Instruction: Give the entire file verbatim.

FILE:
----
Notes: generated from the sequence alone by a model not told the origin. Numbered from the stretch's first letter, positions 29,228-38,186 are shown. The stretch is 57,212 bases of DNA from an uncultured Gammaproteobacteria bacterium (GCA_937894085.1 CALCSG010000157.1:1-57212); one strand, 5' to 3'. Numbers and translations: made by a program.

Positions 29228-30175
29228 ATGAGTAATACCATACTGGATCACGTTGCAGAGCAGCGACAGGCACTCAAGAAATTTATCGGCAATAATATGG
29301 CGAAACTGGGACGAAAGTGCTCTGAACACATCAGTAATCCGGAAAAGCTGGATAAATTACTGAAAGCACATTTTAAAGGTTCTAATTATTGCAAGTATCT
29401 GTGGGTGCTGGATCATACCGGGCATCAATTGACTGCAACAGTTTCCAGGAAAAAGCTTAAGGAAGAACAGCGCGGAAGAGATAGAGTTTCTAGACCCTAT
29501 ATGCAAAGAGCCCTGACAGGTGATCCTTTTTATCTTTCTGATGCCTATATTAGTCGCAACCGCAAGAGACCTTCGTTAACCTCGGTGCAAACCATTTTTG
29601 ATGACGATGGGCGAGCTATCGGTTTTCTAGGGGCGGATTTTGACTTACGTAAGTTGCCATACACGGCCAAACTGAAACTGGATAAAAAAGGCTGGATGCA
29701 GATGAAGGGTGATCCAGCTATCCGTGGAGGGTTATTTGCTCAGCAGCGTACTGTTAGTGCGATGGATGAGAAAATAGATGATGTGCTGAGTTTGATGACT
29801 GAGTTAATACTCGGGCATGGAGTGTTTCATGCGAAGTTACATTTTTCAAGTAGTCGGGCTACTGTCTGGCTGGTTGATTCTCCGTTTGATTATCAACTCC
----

Notes: generated from the sequence alone by a model not told the origin. Numbered from the stretch's first letter, positions 29,228-38,186 are shown. The stretch is 57,212 bases of DNA from an uncultured Gammaproteobacteria bacterium (GCA_937894085.1 CALCSG010000157.1:1-57212); one strand, 5' to 3'. Numbers and translations: made by a program.

Positions 29228-30175
29228 ATGAGTAATACCATACTGGATCACGTTGCAGAGCAGCGACAGGCACTCAAGAAATTTATCGGCAATAATATGG
29301 CGAAACTGGGACGAAAGTGCTCTGAACACATCAGTAATCCGGAAAAGCTGGATAAATTACTGAAAGCACATTTTAAAGGTTCTAATTATTGCAAGTATCT
29401 GTGGGTGCTGGATCATACCGGGCATCAATTGACTGCAACAGTTTCCAGGAAAAAGCTTAAGGAAGAACAGCGCGGAAGAGATAGAGTTTCTAGACCCTAT
29501 ATGCAAAGAGCCCTGACAGGTGATCCTTTTTATCTTTCTGATGCCTATATTAGTCGCAACCGCAAGAGACCTTCGTTAACCTCGGTGCAAACCATTTTTG
29601 ATGACGATGGGCGAGCTATCGGTTTTCTAGGGGCGGATTTTGACTTACGTAAGTTGCCATACACGGCCAAACTGAAACTGGATAAAAAAGGCTGGATGCA
29701 GATGAAGGGTGATCCAGCTATCCGTGGAGGGTTATTTGCTCAGCAGCGTACTGTTAGTGCGATGGATGAGAAAATAGATGATGTGCTGAGTTTGATGACT
29801 GAGTTAATACTCGGGCATGGAGTGTTTCATGCGAAGTTACATTTTTCAAGTAGTCGGGCTACTGTCTGGCTGGTTGATTCTCCGTTTGATTATCAACTCC